By Mark Saldana

Rating: 3.5 (Out of 4 Stars)

With Batman becoming such a delightfully comedic, breakout character from The Lego Movie, it makes perfect sense that the Warner Animation Group gave him his own spin-off movie.  And with actor Will Arnett delivering an exceptional voice performance as the Dark Knight in The Lego Movie, I’m sure the movie’s producers made sure they could secure a commitment from him to reprise the role.  These plans certainly have paid off well, as The Lego Batman Movie, though not as extraordinary as its predecessor, is a wonderfully fun and entertaining film that has much to offer family members of all ages. 

In Gotham City, Batman/Bruce Wayne (Will Arnett) has worked as a solo crime fighter for a long time and prefers to work this way, save for the occasional assistance of his butler/foster parent Alfred Pennyworth (Ralph Fiennes).  Having lost his parents as a child, Batman has a fear of emotional attachments, as he cannot handle losing any more loved ones.  When his archenemy The Joker (Zach Galifianakis) sets into motion his most diabolical plot, Batman must conquer his fear and work with his new ward Dick Grayson/Robin (Michael Cera) and the new Police Commissioner, Barbara Gordon (Rosario Dawson), to save the city.

Written by Seth Grahame-Smith, Chris McKenna, Erik Sommers, Jared Stern, John Whittington, and directed by Chris McKay (Robot Chicken),  The Lego Batman Movie delivers plenty of hearty laughs and teaches a valuable lesson to its audiences. The moral of the story is one that is tried, true and has already been told many times in other stories and movies, but gets presented with such a gleeful sense of humor and with an enjoyable sense of self-parody.  The humor dares to go over-the-top in moments and it all works well.  A few of the gags come close to wearing out their welcomes, but thankfully, never go beyond that level.

In addition to the brilliant writing and solid direction, the voice cast are the ones that really sell this movie.  The film features an impressive lineup that includes Jenny Slate, Jason Mantzoukas,  Conan O’Brien, Doug Benson, Billy Dee Williams,  Zoë Kravitz, Kate Micucci, Rikki Lindholm, Eddie Izzard, and more.  I was quite pleased with Rosario Dawson who performs well as the tough and determined Barbara Gordon and Ralph Fiennes who offers a dry, droll and deadpan voice to Alfred Pennyworth.  Zach Galifianakis offers wicked zeal with a touch of pathos as The Joker.  Michael Cera is an absolute riot as the perpetually joyful, eager-to-please Dick Grayson/Robin.  As expected, Will Arnett shines, and brings a parodic darkness and intensity to his Batman, but also flavors it with comedic arrogance and vanity.  It is a performance that beautifully lampoons the darker, edgier takes on the hero and Arnett has the perfect voice and comic timing for it.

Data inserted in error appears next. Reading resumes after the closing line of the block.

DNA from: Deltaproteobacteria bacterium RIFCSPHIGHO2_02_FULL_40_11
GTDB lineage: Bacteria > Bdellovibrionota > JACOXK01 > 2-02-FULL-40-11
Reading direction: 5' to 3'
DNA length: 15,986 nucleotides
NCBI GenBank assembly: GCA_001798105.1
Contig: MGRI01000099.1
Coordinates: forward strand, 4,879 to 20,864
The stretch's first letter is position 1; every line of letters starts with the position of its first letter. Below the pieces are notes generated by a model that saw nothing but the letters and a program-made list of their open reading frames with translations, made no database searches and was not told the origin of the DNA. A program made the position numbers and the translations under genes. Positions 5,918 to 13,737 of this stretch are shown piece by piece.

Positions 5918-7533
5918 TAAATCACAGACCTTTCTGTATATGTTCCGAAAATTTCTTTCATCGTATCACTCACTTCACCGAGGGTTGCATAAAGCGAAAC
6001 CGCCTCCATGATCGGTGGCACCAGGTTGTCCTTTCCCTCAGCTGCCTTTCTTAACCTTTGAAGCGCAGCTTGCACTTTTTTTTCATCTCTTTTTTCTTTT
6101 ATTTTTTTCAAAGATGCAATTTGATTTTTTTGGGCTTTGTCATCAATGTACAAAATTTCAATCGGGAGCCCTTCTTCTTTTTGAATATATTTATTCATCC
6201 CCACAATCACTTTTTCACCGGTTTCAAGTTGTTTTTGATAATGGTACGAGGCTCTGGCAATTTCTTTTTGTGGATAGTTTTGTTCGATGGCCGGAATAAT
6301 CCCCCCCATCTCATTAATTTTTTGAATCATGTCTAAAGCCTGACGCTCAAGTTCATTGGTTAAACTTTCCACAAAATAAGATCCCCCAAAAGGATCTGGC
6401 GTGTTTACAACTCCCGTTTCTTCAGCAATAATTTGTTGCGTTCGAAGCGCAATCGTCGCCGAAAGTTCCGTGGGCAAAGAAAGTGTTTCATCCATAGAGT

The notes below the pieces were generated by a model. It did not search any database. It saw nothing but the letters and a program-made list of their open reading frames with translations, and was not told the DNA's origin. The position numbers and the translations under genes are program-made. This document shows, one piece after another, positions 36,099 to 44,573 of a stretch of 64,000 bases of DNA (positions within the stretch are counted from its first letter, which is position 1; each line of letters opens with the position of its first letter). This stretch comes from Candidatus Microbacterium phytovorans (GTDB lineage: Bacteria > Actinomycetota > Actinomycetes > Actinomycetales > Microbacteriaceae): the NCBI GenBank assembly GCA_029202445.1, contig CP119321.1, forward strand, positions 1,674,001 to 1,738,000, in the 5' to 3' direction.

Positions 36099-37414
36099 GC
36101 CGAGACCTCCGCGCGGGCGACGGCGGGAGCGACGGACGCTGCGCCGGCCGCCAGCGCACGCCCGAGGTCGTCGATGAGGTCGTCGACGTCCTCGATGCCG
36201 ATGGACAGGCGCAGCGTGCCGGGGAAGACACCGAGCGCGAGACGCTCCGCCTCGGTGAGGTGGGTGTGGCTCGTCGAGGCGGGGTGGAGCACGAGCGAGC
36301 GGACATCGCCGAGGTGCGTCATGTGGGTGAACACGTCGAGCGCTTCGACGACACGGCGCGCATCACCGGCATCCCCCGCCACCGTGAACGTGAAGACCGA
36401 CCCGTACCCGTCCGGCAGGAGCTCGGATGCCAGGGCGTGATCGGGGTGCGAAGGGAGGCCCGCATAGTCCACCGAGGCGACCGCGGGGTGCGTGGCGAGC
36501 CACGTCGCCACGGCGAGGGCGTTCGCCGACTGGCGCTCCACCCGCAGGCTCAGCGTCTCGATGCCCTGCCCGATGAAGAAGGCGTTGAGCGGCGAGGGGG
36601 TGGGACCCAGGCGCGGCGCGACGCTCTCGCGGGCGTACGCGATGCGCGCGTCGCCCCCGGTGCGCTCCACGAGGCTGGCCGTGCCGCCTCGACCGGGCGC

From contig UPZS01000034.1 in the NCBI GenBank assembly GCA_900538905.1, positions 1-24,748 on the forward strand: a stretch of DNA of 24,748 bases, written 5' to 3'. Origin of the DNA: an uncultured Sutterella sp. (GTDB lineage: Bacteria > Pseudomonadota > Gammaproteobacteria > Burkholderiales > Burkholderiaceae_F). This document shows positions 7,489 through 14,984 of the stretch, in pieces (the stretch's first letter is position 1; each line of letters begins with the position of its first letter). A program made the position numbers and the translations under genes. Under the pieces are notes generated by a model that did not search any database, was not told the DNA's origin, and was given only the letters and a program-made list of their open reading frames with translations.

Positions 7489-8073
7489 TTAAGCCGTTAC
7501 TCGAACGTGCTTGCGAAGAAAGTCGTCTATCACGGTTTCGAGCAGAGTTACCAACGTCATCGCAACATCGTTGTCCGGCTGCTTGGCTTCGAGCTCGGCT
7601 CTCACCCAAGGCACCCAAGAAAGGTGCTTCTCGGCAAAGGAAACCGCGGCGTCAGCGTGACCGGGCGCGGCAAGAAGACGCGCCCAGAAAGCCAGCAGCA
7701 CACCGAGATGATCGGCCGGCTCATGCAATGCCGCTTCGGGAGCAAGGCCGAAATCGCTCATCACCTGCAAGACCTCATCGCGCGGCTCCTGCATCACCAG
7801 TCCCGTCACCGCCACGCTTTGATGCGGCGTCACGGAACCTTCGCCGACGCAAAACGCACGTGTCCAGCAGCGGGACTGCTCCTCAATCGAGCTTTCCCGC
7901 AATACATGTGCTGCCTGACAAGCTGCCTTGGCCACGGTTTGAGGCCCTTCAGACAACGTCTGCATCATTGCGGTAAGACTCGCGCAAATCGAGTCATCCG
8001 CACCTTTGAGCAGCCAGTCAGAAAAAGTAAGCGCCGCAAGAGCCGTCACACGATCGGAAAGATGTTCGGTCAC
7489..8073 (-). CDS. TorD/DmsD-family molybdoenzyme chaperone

Though some of these darker, edgier versions of the Caped Crusader have a brilliance of their own, it is refreshing to sometimes take a break from it and enjoy a boisterous, witty and uproarious take on the character.  The Batman character made his first appearance in comics in 1939 and has gone through various iterations  and has usually swung back and forth between darkness and light, camp and gravity.  The creators behind the Lego movie franchise, the filmmakers behind this movie, and Will Arnett have come up with an ingenious blend of these two extremes and in doing so, have made a movie that makes for an awesome time at the cinema.


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